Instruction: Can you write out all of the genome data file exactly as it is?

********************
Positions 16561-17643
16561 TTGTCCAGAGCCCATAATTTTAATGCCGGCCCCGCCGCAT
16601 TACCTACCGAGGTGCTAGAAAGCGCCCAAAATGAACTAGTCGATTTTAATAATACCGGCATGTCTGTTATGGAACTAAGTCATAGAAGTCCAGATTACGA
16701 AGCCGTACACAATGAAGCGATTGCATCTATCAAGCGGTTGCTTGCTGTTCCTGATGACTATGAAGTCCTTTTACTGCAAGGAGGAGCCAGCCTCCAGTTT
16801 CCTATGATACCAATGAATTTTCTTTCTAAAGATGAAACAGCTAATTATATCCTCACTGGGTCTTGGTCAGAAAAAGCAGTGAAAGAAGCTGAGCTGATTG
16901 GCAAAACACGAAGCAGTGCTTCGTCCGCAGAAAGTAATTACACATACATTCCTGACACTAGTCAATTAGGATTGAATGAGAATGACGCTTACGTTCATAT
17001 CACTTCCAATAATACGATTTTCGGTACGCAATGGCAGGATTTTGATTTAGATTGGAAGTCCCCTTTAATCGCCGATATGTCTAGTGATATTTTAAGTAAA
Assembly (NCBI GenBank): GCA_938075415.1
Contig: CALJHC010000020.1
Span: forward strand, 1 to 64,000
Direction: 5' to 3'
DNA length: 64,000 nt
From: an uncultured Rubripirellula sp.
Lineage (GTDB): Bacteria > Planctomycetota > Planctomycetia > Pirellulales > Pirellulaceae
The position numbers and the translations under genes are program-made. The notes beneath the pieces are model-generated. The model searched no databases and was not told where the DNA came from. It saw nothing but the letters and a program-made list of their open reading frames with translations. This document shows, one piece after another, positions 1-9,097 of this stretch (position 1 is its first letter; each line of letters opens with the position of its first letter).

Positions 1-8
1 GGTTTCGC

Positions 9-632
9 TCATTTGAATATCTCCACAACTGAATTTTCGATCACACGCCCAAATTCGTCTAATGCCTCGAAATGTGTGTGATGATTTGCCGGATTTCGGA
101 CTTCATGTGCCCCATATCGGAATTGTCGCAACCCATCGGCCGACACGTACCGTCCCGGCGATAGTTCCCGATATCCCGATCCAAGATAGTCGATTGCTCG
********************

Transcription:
Positions 16561-17643
16561 TTGTCCAGAGCCCATAATTTTAATGCCGGCCCCGCCGCAT
16601 TACCTACCGAGGTGCTAGAAAGCGCCCAAAATGAACTAGTCGATTTTAATAATACCGGCATGTCTGTTATGGAACTAAGTCATAGAAGTCCAGATTACGA
16701 AGCCGTACACAATGAAGCGATTGCATCTATCAAGCGGTTGCTTGCTGTTCCTGATGACTATGAAGTCCTTTTACTGCAAGGAGGAGCCAGCCTCCAGTTT
16801 CCTATGATACCAATGAATTTTCTTTCTAAAGATGAAACAGCTAATTATATCCTCACTGGGTCTTGGTCAGAAAAAGCAGTGAAAGAAGCTGAGCTGATTG
16901 GCAAAACACGAAGCAGTGCTTCGTCCGCAGAAAGTAATTACACATACATTCCTGACACTAGTCAATTAGGATTGAATGAGAATGACGCTTACGTTCATAT
17001 CACTTCCAATAATACGATTTTCGGTACGCAATGGCAGGATTTTGATTTAGATTGGAAGTCCCCTTTAATCGCCGATATGTCTAGTGATATTTTAAGTAAA
Assembly (NCBI GenBank): GCA_938075415.1
Contig: CALJHC010000020.1
Span: forward strand, 1 to 64,000
Direction: 5' to 3'
DNA length: 64,000 nt
From: an uncultured Rubripirellula sp.
Lineage (GTDB): Bacteria > Planctomycetota > Planctomycetia > Pirellulales > Pirellulaceae
The position numbers and the translations under genes are program-made. The notes beneath the pieces are model-generated. The model searched no databases and was not told where the DNA came from. It saw nothing but the letters and a program-made list of their open reading frames with translations. This document shows, one piece after another, positions 1-9,097 of this stretch (position 1 is its first letter; each line of letters opens with the position of its first letter).

Positions 1-8
1 GGTTTCGC

Positions 9-632
9 TCATTTGAATATCTCCACAACTGAATTTTCGATCACACGCCCAAATTCGTCTAATGCCTCGAAATGTGTGTGATGATTTGCCGGATTTCGGA
101 CTTCATGTGCCCCATATCGGAATTGTCGCAACCCATCGGCCGACACGTACCGTCCCGGCGATAGTTCCCGATATCCCGATCCAAGATAGTCGATTGCTCG